I have the honour to give this statement on behalf of the Nordic countries Denmark, Finland, Iceland, Sweden and my own country Norway.
After almost 20 years of effective operation as ad hoc international criminal tribunals, the ICTY and ICTR are now in the process of completing their tasks. At the ICTY, all 161 indicted persons have been accounted for. The ICTY has concluded proceedings against 136 of the 161 persons indicted, and there are no outstanding indictments for violations of core statutory crimes. Similarly, the ICTR has completed all cases at the trial level, and made significant progress at the appeals level. Several cases have been referred for proceedings in Rwanda. A Residual Mechanism (MICT) has been established to finalise the remaining cases and judicial tasks of both Tribunals, with a branch in Arusha and The Hague respectively.
These are significant achievements that move the ad hoc tribunals closer to their ultimate goal of mandate completion. We commend both tribunals for having made substantial efforts in successfully dealing with their case load despite various challenges. Trials and proceedings have been conducted under high standards of rule of law, and valuable contributions to the development of international criminal law have been made.
It is important to recall, however, that both tribunals are still in function, and in need of continued support from the international community.
The remaining cases at the ICTY entail a substantial workload for the Tribunal’s staff. Despite resolutions by the Security Council and the General Assembly of the United Nations on the issue of staff retention at the Tribunal, staff shortages remain a serious challenge and this is affecting the pace of the Tribunal’s continuing trials and appeals. We would also like to point to the ongoing work of ICTY investigators in localising mass graves in the region. These efforts are crucial to ensure closure for survivors and families of victims, and proper documentation of the crimes committed.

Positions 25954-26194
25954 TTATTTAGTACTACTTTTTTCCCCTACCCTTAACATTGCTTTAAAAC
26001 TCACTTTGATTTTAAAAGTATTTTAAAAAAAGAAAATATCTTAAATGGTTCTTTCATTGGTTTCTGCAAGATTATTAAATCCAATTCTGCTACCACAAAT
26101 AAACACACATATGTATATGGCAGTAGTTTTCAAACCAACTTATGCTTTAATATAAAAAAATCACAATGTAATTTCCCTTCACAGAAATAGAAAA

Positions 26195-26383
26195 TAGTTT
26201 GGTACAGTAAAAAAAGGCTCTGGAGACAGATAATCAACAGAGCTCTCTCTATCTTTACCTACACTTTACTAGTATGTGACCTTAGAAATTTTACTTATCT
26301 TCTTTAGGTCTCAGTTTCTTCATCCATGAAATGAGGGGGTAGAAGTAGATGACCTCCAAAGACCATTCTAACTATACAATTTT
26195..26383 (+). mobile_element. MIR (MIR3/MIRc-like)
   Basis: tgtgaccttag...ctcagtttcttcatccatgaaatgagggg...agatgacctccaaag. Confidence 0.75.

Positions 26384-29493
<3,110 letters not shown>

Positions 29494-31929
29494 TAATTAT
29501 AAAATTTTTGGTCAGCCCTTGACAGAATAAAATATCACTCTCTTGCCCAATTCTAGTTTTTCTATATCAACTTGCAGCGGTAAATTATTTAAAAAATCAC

Under the framework of the ICTR, three fugitives remain to be arrested and brought to the Residual Mechanism. We strongly urge all States, in particular in the Great Lakes region, to intensify their efforts to ensure the arrest of the remaining fugitives.
The Nordic countries wish to emphasise the important task of ensuring successful transition of cases to national jurisdictions, both from the ICTY to Bosnia and Herzegovina, Serbia and Croatia, and from the ICTR to Rwanda.
Such referrals help to strengthen the capacity of those jurisdictions to prosecute violations of international law, and to reinforce the rule of law in the States concerned. It is also important to give more attention to ensuring that victims receive effective reparation for their suffering. Having a firm belief in the importance of justice for ensuring lasting peace, we would like underline the need for continued capacity-building and support to national jurisdictions both in the former Yugoslavia and in Rwanda.
Thank you, Mr President.